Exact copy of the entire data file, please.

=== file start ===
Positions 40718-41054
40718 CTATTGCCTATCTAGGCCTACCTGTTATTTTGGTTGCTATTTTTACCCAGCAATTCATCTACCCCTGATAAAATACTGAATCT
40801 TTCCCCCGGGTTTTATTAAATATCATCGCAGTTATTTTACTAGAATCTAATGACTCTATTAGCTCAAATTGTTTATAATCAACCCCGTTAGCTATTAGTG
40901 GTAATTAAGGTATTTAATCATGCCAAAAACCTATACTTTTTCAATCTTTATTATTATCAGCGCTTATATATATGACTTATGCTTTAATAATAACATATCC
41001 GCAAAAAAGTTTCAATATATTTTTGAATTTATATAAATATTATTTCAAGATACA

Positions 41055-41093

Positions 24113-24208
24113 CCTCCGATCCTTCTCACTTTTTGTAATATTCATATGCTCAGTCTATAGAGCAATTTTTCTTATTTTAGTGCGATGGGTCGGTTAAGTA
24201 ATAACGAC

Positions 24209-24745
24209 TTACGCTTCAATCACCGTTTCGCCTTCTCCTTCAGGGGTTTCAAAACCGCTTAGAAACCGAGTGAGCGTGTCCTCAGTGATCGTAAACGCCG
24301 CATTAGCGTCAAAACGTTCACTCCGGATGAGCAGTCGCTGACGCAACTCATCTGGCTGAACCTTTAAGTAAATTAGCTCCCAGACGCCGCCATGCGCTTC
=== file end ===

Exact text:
Positions 40718-41054
40718 CTATTGCCTATCTAGGCCTACCTGTTATTTTGGTTGCTATTTTTACCCAGCAATTCATCTACCCCTGATAAAATACTGAATCT
40801 TTCCCCCGGGTTTTATTAAATATCATCGCAGTTATTTTACTAGAATCTAATGACTCTATTAGCTCAAATTGTTTATAATCAACCCCGTTAGCTATTAGTG
40901 GTAATTAAGGTATTTAATCATGCCAAAAACCTATACTTTTTCAATCTTTATTATTATCAGCGCTTATATATATGACTTATGCTTTAATAATAACATATCC
41001 GCAAAAAAGTTTCAATATATTTTTGAATTTATATAAATATTATTTCAAGATACA

Positions 41055-41093

Positions 24113-24208
24113 CCTCCGATCCTTCTCACTTTTTGTAATATTCATATGCTCAGTCTATAGAGCAATTTTTCTTATTTTAGTGCGATGGGTCGGTTAAGTA
24201 ATAACGAC

Positions 24209-24745
24209 TTACGCTTCAATCACCGTTTCGCCTTCTCCTTCAGGGGTTTCAAAACCGCTTAGAAACCGAGTGAGCGTGTCCTCAGTGATCGTAAACGCCG
24301 CATTAGCGTCAAAACGTTCACTCCGGATGAGCAGTCGCTGACGCAACTCATCTGGCTGAACCTTTAAGTAAATTAGCTCCCAGACGCCGCCATGCGCTTC